12. Hogan J, Burke JP, Samaha G, et al. Overall survival is improved in mucinous adenocarcinoma of the colon. Int J Colorectal Dis 2014;29:563-9. [Crossref] [PubMed]
  13. Hosseini S, Bananzadeh AM, Salek R, et al. Prognostic Significance of Mucinous Histologic Subtype on Oncologic Outcomes in Patients With Colorectal Cancer. Ann Coloproctol 2017;33:57-63. [Crossref] [PubMed]
  14. Kang H, O'Connell JB, Maggard MA, et al. A 10-year outcomes evaluation of mucinous and signet-ring cell carcinoma of the colon and rectum. Dis Colon Rectum 2005;48:1161-8. [Crossref] [PubMed]
  15. Augestad KM, Merok MA, Ignatovic D. Tailored Treatment of Colorectal Cancer: Surgical, Molecular, and Genetic Considerations. Clin Med Insights Oncol 2017;11:1179554917690766. [Crossref] [PubMed]
  16. Shin US, Yu CS, Kim JH, et al. Mucinous rectal cancer: effectiveness of preoperative chemoradiotherapy and prognosis. Ann Surg Oncol 2011;18:2232-9. [Crossref] [PubMed]
  17. Bhangu A, Brown G, Nicholls RJ, et al. Survival outcome of local excision versus radical resection of colon or rectal carcinoma: a Surveillance, Epidemiology, and End Results (SEER) population-based study. Ann Surg 2013;258:563-9; discussion 569-71. [Crossref] [PubMed]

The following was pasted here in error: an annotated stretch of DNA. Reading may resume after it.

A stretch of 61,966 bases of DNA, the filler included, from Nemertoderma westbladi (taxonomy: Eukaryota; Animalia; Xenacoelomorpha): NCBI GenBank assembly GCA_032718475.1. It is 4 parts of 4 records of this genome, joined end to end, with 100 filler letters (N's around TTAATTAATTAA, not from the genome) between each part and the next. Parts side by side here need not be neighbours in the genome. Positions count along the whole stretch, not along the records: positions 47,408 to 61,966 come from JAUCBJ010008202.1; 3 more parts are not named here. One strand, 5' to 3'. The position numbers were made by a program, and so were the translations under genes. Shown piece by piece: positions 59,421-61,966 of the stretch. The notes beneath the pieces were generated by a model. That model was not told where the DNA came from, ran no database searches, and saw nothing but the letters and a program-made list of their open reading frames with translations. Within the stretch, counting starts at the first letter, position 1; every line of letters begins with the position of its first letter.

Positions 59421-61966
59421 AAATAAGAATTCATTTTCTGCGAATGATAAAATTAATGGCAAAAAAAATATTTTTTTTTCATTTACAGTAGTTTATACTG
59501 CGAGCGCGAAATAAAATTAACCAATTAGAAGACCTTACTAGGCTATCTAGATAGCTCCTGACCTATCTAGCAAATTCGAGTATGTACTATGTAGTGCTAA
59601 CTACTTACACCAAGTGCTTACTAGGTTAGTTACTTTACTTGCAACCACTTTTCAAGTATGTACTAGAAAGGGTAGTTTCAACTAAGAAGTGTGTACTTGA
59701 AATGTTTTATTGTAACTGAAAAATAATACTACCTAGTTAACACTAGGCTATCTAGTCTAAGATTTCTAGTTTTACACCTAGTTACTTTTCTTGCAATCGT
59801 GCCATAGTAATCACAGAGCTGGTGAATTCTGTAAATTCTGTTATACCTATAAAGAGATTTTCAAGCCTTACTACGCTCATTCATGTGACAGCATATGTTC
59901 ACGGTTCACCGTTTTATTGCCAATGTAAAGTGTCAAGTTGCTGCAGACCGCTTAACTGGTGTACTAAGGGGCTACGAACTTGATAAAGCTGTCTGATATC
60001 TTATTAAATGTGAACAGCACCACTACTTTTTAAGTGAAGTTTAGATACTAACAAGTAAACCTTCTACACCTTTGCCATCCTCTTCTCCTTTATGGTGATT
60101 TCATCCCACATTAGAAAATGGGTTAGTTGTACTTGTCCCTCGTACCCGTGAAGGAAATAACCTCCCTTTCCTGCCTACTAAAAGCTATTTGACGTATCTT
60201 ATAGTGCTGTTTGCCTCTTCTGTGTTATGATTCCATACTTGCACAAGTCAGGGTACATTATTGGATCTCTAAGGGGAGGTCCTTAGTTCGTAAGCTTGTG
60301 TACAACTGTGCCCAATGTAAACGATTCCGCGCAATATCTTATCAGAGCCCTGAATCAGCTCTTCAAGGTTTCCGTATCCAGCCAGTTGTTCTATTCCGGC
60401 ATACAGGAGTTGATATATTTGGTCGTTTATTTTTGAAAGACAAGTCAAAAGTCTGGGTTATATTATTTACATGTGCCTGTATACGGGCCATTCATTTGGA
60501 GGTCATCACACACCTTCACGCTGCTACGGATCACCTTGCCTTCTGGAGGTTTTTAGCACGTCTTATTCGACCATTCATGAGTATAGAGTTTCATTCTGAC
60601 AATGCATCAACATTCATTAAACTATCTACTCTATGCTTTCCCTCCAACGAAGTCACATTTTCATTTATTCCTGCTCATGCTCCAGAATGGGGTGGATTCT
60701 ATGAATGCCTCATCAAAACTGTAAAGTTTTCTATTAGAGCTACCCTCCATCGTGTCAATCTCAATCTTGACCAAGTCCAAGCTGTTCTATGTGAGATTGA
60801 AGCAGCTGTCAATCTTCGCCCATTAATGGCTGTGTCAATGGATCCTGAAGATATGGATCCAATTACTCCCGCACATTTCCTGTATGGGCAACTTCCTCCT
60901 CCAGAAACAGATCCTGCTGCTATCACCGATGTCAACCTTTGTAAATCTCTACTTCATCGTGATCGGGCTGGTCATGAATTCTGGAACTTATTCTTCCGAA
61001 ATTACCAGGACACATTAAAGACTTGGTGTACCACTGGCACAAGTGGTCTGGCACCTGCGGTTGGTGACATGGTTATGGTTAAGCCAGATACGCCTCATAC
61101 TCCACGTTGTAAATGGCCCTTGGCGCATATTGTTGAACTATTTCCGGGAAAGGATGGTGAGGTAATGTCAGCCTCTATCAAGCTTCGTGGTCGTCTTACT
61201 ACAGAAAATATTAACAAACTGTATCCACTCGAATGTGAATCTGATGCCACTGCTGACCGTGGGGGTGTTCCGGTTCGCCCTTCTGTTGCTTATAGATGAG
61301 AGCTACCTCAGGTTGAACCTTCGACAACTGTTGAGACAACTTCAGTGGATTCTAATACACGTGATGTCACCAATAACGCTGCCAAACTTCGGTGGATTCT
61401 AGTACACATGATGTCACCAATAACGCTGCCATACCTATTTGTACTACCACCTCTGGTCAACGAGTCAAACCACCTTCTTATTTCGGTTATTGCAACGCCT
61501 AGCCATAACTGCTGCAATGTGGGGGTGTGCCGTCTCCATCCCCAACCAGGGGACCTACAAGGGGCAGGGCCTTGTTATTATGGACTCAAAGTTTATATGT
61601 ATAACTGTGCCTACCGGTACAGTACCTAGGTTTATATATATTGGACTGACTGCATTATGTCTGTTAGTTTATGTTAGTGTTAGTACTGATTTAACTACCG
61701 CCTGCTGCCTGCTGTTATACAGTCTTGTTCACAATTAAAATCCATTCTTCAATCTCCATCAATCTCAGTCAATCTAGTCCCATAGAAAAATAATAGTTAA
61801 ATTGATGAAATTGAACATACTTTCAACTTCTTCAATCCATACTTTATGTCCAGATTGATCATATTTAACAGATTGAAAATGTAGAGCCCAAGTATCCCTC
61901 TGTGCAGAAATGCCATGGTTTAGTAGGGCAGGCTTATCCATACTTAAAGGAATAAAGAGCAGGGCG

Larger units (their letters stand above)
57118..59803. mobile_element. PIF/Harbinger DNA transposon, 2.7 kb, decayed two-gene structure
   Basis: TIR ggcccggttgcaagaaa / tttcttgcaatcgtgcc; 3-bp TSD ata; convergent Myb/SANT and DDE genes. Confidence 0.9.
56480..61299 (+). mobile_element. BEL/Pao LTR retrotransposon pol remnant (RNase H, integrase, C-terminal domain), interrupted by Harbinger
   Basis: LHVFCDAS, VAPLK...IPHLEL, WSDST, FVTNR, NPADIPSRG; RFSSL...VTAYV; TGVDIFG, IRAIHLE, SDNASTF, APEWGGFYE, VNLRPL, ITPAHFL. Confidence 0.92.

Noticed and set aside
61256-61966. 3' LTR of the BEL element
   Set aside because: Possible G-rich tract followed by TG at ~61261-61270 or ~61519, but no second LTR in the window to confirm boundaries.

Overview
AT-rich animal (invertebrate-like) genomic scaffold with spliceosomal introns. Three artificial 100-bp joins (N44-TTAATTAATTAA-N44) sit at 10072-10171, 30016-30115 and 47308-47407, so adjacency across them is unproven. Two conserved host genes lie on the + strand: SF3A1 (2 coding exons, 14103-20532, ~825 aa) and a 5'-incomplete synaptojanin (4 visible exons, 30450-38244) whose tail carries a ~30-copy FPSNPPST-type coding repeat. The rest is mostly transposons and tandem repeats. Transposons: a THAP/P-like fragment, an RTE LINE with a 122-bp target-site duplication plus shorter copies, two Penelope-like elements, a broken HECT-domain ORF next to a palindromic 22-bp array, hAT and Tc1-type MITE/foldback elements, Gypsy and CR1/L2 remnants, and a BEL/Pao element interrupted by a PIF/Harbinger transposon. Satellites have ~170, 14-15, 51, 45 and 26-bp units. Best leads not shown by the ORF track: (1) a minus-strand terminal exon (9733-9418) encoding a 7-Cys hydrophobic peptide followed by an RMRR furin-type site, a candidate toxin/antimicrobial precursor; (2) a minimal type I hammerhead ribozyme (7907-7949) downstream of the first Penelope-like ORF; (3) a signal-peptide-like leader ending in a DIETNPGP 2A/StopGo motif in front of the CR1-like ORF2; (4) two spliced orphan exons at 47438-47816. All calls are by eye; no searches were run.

18. Li Q, Li Y, Dai W, et al. Adjuvant radiotherapy improves cause specific survival in stage II, not stage III mucinous carcinoma of the rectum. BMC Cancer 2017;17:80. [Crossref] [PubMed]
  19. Mekenkamp LJ, Heesterbeek KJ, Koopman M, et al. Mucinous adenocarcinomas: poor prognosis in metastatic colorectal cancer. Eur J Cancer 2012;48:501-9. [Crossref] [PubMed]
  20. Govindarajan A, Coburn NG, Kiss A, et al. Population-based assessment of the surgical management of locally advanced colorectal cancer. J Natl Cancer Inst 2006;98:1474-81. [Crossref] [PubMed]
  21. Austin PC, Grootendorst P, Anderson GM. A comparison of the ability of different propensity score models to balance measured variables between treated and untreated subjects: a Monte Carlo study. Stat Med 2007;26:734-53. [Crossref] [PubMed]
  22. Hawk NN, Long TE, Imam MH, et al. Clinicopathologic Features and Outcome of Young Adults With Stage IV Colorectal Cancer. Am J Clin Oncol 2015;38:543-9. [Crossref] [PubMed]
  23. O’Connell JB, Maggard MA, Liu JH, et al. Do Young Colon Cancer Patients Have Worse Outcomes? World J Surg 2004;28:558-62. [Crossref] [PubMed]
  24. Verhulst J, Ferdinande L, Demetter P, et al. Mucinous subtype as prognostic factor in colorectal cancer: a systematic review and meta-analysis. J Clin Pathol 2012;65:381-8. [Crossref] [PubMed]
  25. Ott C, Gerken M, Hirsch D, et al. Advanced Mucinous Colorectal Cancer: Epidemiology, Prognosis and Efficacy of Chemotherapeutic Treatment. Digestion 2018;98:143-52. [Crossref] [PubMed]